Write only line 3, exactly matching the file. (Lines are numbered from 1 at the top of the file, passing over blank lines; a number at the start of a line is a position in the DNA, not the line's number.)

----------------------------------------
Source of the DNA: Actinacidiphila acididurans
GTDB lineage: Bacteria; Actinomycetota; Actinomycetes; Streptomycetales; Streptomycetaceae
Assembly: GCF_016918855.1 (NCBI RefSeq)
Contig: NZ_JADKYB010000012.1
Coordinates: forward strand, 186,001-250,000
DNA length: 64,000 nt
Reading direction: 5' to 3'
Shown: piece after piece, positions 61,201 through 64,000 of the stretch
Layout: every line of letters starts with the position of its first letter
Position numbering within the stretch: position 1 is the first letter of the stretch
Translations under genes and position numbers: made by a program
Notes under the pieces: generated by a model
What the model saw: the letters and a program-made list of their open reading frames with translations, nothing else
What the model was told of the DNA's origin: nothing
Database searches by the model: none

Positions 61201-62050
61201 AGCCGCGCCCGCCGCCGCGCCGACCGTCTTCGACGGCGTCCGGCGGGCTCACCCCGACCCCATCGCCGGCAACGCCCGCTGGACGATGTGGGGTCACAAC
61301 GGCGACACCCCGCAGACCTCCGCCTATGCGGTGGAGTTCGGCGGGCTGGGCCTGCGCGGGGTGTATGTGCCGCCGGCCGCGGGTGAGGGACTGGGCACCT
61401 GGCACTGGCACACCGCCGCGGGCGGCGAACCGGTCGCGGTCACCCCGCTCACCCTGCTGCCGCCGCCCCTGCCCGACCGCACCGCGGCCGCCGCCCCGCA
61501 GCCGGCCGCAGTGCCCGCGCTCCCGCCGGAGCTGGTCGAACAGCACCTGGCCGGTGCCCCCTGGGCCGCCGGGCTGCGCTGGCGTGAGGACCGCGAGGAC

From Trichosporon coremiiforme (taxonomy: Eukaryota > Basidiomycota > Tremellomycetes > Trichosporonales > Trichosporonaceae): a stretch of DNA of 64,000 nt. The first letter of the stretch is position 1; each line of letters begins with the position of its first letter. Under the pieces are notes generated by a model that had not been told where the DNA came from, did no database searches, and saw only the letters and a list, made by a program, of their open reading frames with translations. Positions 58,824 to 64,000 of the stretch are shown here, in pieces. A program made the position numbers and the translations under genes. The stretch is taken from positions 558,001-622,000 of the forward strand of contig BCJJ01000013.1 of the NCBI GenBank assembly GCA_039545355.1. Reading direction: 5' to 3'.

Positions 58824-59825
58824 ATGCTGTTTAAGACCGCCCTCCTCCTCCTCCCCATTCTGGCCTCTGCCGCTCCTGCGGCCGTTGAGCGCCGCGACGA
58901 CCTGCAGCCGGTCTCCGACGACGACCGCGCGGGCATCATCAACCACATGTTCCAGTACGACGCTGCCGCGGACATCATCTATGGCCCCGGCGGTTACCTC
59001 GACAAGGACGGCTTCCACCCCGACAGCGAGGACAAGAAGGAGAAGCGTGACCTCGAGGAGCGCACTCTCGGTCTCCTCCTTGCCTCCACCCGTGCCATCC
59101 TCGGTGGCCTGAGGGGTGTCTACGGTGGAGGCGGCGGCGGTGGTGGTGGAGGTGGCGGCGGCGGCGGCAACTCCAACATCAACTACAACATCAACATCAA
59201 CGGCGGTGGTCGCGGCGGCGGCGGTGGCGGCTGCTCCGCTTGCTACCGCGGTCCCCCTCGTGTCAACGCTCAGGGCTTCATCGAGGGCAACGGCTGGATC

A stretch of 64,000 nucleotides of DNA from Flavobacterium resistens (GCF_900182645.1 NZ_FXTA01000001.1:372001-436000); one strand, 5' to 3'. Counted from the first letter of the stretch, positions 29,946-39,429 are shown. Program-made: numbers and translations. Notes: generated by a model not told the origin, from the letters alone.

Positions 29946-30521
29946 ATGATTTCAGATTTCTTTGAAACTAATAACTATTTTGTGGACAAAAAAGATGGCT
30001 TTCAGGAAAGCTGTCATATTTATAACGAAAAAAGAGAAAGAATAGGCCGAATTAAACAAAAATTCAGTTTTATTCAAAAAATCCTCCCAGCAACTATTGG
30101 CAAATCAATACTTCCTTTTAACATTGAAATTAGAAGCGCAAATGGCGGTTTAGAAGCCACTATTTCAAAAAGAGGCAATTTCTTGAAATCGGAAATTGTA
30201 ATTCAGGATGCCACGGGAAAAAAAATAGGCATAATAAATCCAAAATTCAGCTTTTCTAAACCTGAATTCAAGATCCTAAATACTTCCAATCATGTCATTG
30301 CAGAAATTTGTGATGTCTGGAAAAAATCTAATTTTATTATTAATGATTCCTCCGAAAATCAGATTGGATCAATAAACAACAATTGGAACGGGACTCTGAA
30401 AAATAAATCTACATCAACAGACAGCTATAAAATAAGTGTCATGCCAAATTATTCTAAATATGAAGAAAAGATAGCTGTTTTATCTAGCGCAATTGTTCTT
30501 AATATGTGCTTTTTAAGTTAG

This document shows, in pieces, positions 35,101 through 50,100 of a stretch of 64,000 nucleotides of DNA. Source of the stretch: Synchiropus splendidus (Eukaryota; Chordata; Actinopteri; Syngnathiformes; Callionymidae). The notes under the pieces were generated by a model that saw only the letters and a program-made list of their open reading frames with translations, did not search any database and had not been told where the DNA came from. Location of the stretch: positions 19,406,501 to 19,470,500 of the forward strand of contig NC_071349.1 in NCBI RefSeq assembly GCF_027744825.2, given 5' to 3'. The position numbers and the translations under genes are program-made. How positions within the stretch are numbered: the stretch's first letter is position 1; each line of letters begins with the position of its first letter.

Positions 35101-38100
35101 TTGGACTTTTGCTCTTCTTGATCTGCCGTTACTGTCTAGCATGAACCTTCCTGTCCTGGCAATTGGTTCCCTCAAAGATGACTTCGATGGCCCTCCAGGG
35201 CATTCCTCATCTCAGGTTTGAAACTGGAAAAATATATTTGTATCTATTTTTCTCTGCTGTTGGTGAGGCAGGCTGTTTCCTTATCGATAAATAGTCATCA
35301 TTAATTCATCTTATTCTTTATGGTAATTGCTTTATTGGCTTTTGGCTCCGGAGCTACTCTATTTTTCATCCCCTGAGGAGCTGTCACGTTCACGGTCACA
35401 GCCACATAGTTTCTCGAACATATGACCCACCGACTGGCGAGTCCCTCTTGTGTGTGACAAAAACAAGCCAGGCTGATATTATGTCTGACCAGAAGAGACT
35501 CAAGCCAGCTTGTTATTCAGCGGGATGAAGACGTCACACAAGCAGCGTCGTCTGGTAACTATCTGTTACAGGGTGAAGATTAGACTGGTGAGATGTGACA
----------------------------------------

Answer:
Assembly: GCF_016918855.1 (NCBI RefSeq)